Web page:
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Health Highlights: Jan. 1, 2004

Nine Cows Tracked to Sick Animal Brain Scan May Ease Depression Vision Tests Required for Elderly Fla. Drivers Hepatitis B Rates Continue to Drop Flu Activity Widespread in 45 States Powell Back at Work After Prostate Surgery

Here are some of the latest health and medical news developments, compiled by editors of HealthDay:

Nine Cows Tracked to Sick Animal

Investigators say they have tracked nine cows to a herd that included one that was infected with mad cow disease in December.

The Washington Post reports that the animals were exported from a farm in Alberta, Canada, to one in Washington state. Finding these animals is critical because of concerns that the animals may have eaten that same contaminated feed that sickened the Holstein diagnosed with mad cow disease.

According to the Post, the farm in Mabton, Wash., has quarantined 4,000 cattle since the one cow was infected. A case of mad cow disease was reported in Alberta earlier in 2003, raising concerns that both cases may be tied to the same source of contaminated feed.

The discovery came a day after the United States Department of Agriculture announced that the United States banned "downer" cows, those that can no longer walk, from the food supply.


Brain Scan May Ease Depression

A novel brain scan may help ease bipolar disorder because its magnetic fields affect the electrical workings of the patients' brains.

The Boston Globe reports that researchers at McLean Hospital in Belmont, Mass., are trying to develop a much smaller version of a magnetic resonance imaging device that hospitals use to scan patients.

According to the Globe, the researchers stumbled on to the discovery. A research assistant found that patients who got the scan for other reasons emerged in better moods than they were before the scan.

One patient was so depressed that she couldn't even answer questions. After a 20-minute scan, she was astounded by how much better she felt. "What happened? What did you do?" the researcher, Aimee Parow, told the newspaper. Another emerged joking with Parow, which was completely out of character.

Researchers suspect that the magnets in the brain scan affect the brain, and that the mood-lifting can last for weeks, according to the Globe.


Vision Tests Required for Elderly Fla. Drivers

Beginning Friday, Florida drivers over the age of 79 will have to pass a vision test every time they renew their licenses.

The Miami Herald reports that some find the new law discriminatory against older people, but that others say it will cut down on crashes.

According to the newspaper, people 75 and older comprise 7.9 percent of Florida's drivers, but account for 10.6 percent of those who die in a crash.

The new law doesn't mean that everyone that age needs to take an eye exam now. However, they must pass the test when their license comes up for renewal, which is every six years in Florida.


Hepatitis B Rates Continue to Drop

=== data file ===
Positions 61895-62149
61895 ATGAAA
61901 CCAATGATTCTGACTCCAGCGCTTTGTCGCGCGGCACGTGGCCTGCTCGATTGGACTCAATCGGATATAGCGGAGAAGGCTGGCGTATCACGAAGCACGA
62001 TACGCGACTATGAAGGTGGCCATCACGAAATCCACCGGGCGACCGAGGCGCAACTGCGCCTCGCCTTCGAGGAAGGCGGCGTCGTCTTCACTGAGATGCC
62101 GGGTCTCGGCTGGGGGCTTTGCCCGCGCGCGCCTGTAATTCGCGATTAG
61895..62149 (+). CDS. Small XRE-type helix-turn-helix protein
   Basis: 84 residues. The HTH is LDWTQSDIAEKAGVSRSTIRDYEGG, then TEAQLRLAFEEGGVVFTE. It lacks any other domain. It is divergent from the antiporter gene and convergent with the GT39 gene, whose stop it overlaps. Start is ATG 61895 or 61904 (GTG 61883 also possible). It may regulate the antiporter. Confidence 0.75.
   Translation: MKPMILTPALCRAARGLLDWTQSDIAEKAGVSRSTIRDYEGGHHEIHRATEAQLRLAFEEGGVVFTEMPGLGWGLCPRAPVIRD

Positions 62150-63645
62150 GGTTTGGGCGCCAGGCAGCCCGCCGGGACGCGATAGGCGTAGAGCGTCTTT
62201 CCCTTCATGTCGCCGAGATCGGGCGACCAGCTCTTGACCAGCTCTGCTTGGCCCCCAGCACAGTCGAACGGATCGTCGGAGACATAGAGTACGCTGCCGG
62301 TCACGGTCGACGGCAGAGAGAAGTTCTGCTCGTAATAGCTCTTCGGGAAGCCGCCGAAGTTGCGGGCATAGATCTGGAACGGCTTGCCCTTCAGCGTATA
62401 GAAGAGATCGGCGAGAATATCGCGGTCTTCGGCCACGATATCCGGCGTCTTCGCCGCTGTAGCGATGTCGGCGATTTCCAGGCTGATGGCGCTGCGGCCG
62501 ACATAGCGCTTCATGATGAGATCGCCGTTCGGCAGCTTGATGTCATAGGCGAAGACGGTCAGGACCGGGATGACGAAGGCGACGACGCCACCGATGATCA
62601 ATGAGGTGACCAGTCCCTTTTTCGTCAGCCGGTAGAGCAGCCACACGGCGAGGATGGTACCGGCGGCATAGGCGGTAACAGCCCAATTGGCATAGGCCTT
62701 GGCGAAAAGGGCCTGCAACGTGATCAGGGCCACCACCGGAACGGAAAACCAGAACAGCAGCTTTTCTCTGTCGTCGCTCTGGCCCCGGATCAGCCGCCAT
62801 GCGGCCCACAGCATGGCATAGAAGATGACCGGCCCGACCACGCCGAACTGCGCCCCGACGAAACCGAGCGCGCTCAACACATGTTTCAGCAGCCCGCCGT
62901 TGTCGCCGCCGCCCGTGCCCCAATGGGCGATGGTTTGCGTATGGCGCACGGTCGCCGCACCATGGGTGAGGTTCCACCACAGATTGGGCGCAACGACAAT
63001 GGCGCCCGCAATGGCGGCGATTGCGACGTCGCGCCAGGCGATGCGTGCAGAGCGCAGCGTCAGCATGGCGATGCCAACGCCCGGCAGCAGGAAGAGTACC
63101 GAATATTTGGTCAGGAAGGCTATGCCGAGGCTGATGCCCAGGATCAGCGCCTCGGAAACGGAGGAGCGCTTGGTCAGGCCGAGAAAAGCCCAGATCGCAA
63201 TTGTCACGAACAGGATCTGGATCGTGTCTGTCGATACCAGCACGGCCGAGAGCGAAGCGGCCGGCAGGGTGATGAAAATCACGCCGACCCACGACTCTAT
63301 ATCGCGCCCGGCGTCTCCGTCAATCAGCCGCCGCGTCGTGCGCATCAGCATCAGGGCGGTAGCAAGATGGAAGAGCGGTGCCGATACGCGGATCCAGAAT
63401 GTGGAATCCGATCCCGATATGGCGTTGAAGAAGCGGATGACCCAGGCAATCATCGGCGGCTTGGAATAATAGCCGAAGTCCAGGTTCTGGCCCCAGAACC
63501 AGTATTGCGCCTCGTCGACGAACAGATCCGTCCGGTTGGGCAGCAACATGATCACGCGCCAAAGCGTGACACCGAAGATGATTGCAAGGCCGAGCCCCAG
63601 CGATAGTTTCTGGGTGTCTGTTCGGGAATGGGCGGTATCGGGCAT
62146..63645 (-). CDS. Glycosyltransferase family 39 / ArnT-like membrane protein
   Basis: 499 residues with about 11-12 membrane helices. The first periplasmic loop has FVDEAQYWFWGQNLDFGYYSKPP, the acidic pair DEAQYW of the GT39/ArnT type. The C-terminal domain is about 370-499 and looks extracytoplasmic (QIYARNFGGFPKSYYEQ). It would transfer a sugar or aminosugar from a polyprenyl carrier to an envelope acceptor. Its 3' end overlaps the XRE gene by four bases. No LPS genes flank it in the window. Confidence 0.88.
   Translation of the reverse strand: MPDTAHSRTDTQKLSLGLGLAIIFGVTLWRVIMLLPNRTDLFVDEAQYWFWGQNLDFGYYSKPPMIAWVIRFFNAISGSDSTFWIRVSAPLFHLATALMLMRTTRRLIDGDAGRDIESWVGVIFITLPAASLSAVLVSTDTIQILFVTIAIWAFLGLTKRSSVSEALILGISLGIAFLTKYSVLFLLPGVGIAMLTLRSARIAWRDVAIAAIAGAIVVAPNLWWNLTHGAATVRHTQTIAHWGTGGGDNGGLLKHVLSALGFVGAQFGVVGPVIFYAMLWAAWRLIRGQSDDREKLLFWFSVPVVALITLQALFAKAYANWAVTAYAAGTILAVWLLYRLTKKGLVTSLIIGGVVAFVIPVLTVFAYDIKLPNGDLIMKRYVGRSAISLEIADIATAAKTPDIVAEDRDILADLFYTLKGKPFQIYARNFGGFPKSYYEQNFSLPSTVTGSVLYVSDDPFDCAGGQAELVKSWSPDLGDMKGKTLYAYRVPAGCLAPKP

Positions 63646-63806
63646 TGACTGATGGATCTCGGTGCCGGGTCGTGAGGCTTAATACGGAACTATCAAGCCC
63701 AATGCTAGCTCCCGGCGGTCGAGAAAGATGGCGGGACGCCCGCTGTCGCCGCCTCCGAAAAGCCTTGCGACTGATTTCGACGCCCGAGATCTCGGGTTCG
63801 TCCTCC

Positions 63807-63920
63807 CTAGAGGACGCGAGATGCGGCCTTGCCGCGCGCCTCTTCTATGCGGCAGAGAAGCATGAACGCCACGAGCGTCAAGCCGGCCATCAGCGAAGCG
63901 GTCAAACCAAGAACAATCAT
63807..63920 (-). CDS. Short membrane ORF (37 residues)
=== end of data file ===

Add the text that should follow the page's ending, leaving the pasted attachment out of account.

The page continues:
Rates of acute hepatitis B continue their march downward, especially among children, and the government is crediting a vaccine that protects against the liver disease.

The Centers for Disease Control and Prevention reported Wednesday that, between 1990 and 2002, the overall rate of hepatitis B declined by 67 percent, from 8.5 per 100,000 people to 2.8 per 100,000. The sharpest drop, 89 percent, was seen among people 19 years of age and under.

The government in 1991 began a campaign to eliminate hepatitis B transmission to infants through a universal vaccination campaign; it was widened in 1995 to include adolescents. No such program exists for adults, who accounted for the slowest decline in the disease, though the CDC says some programs ought to be implemented for those at highest risk.

Hepatitis B is a bloodborne virus spread via exposure to the skin or bodily fluids of infected people. About 1.2 million Americans have it, according to the CDC publication Morbidity and Mortality Weekly Report. Those at highest risk are men who have sex with men and those who use needles to inject drugs.


Flu Activity Widespread in 45 States

The flu is beginning to wane in Western-South Central states but is still widespread in 45 states, the Centers for Disease Control and Prevention reported Wednesday.

As of Dec. 20, hospital visits declined in Western and South Central states that were hit hard early, the CDC reported. The highest activity was seen in Indiana, Illinois, Michigan, and Wisconsin, according to a report in the CDC publication Morbidity and Mortality Weekly Report.

Also as of Dec. 20, flu and pneumonia accounted for 7.8 percent of all deaths in the United States, reaching the epidemic threshold, according to the CDC.

The only states spared widespread activity so far are Florida, New Hampshire, Louisiana, and Oklahoma, each of which had regional activity. Hawaii reported only local flu activity.


Powell Back at Work After Prostate Surgery

Secretary of State Colin Powell reported back to work Wednesday, two weeks after undergoing surgery to remove a cancerous prostate gland.

Agence France-Presse reports that Powell chaired a staff meeting and had a telephone conversation with International Atomic Energy Agency Mohamed El Baradei, who has just finished a visit to Libya, according to State Department spokesman Adam Ereli.

According to AFP, Powell isn't expected to resume a full schedule until after the new year.

Powell, 66, had been resting at his home in northern Virginia since being released from Walter Reed Army Medical Center on Dec. 18, according to AFP.

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